This week, I am absolutely loving the #PrayForNisha comments on the FT article (£200k is not enough). I’m no frugalista, and I find MMM’s hair shirt advocacy a bit of a turn-off, but that article is a right-rollicking read. Budgeting is dull, but surely we can all do better at it. Not really on message for an armchair investor motivation, but I wonder if there’s a good blog that will help with that habit / technology / etc (that I can visit, learn and then never need to return to…).

  • 10 green_as grass May 29, 2016, 5:41 am

    I live in the UK and so many investing blogs or similar websites are US-based. When I need UK-based passive investing information I always, always find myself ending up back at Monevator.

    Surreyboy makes this point as well, saying he identifies with the UK perspectives. Much as I enjoy blogs and writers like MMM or Andrew Hallam (The Millionaire Teacher – excellent Canadian/ex-pat passive investing writer), I always sigh a bit when I see references to 401Ks and Roth IRAs. Yes, the investment principles are the same but the specifics, especially with things like taxes, mean that advice for US and UK investors can be quite different. But more subtly, they can be only slightly different, meaning that US advice is fine but not necessarily the best for UK investors. An example might be allocation of domestic equities. Therefore I like it when Monevator goes deep down into an issue and lays out the best options for UK investors.

    Having said that I also enjoy it when Monevator has an existential crisis and wonders aloud if it is doing the right thing. You don’t get a lot of that in US investment blogs.

  • 11 Hariseldon May 29, 2016, 7:41 am

    Keep up the good work! I identify with the subtleties of asset allocation and the need for “almost right” to be good enough , reassuring to see I am not alone and this leads me to the strength of Monevator, reassuring yet gently we follow more Saturday links and learn a bit more.
    It’s that knowledge that gives confidence to do less and be able to spend more time doing something interesting!!

  • 12 SemiPassive May 29, 2016, 9:17 am

    Just to say I’ve learnt, and gained in insight, far more from this site than from a book I’ve just finished titled ‘How To Own The World’ that you mentioned the other week.
    While it may be enlightening to some, I just can’t see many Monevator readers giving it 5 stars on Amazon and felt a bit cheated at the lack of detail in key areas.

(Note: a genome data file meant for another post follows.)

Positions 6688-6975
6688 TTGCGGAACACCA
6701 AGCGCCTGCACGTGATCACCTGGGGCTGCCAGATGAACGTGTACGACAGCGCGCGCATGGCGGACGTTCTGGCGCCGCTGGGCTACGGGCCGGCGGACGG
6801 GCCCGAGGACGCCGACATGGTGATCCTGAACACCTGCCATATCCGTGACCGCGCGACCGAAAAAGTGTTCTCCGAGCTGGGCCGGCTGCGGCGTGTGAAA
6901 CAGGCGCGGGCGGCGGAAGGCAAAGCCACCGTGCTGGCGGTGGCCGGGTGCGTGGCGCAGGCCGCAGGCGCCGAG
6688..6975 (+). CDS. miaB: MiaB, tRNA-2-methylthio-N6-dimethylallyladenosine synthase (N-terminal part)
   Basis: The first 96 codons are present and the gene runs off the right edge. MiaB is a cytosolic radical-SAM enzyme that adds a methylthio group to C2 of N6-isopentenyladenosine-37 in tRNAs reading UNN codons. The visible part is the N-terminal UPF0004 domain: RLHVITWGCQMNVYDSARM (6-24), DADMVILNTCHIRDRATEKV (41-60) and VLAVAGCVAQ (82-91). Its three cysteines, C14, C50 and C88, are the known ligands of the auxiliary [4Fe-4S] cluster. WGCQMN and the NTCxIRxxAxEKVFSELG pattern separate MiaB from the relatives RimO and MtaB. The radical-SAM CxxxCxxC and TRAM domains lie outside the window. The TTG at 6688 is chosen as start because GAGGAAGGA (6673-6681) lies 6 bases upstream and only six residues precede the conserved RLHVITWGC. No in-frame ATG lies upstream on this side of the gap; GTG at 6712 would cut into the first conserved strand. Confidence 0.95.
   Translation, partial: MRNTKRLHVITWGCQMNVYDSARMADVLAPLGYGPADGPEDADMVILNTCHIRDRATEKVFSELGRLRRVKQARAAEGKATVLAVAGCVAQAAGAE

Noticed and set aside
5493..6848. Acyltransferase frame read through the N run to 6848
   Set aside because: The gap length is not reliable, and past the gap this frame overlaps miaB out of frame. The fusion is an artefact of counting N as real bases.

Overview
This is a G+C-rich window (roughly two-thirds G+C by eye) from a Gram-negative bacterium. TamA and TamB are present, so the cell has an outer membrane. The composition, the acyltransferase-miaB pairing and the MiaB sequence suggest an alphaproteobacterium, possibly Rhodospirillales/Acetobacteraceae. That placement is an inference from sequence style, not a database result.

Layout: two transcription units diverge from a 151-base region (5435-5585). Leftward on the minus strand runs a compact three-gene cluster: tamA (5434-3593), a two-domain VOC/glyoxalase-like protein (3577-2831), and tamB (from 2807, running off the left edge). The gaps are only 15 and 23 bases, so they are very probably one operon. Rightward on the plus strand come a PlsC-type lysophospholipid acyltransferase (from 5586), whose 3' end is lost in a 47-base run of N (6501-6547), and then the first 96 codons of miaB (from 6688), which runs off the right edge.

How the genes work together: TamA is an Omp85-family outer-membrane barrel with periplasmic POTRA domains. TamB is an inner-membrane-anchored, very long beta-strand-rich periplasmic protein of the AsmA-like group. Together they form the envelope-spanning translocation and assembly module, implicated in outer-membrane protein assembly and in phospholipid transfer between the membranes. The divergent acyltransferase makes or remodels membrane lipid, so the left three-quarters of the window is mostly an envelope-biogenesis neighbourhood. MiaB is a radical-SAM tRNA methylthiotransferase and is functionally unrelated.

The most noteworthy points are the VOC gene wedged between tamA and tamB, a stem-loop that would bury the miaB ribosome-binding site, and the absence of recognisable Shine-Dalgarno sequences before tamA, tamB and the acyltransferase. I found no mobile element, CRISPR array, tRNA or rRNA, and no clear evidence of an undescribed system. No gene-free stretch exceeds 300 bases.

Intriguing in terms the precious metals/inflation nutter stance though, and food for thought on asset allocation.

  • 13 Malcolm Beaton May 29, 2016, 9:18 am

    Can I add to the general vote of thanks. A long time reader of this board now in 13 th year of retirement but using same Investment Principles except in a deccumulating way!
    Index Funds-three only,diversified and conservatively asset allocated cos I have enough.
    Only difference in deccumulation is having to keep a cash portion for day to day living.
    Now anticipating Brexit,been through Scottish Referendum-ready for Trump
    Steady as she goes attitudes ,practices and advice of this Board and its members helps me a lot
    Saturday’s post is a highlight of the week for me
    I especially like reading the Active Investor posts to remind me constantly why I invest in Index Funds
    Keep up the good work!

  • 14 The Rhino May 29, 2016, 11:08 am

    Interesting to see BTLers targeting <125k properties now. Rule of unintended consequence and all that.

  • 15 Tyro May 29, 2016, 11:55 am

    Let me add my plaudits too. The weekly round-up has become a fixture in my weekend. I find the overall quality is higher and the tone less jarring than a lot of the US stuff, not only from TI and TA and their occasional guest posters but also from the contributors to the comments section – what a great bunch you are. Particular gratitude goes to TI and TA for not thanking each individual commentator “for stopping by”, a tic of some bloggers that makes me want to slap them.

  • 16 Grumpy Old Paul May 29, 2016, 12:27 pm

    A huge thank you for TI and TA for the informative, witty and wise thought-provoking posts over the years which have provided me with a great deal of entertainment and provoked a great deal of soul-searching.

    The breadth of topics covered which extends well beyond the core investment-related subjects is a joy as is the range of opinion of the comments and humility and sense of human frailty evident therein.

    As a rather intolerant old geezer, I find most of the comments worth reading, amusing and giving an insight into other people’s lives and thought processes. There are only a couple of regular commenters who I try to ignore – is there anyway of automatically hiding comments from certain people?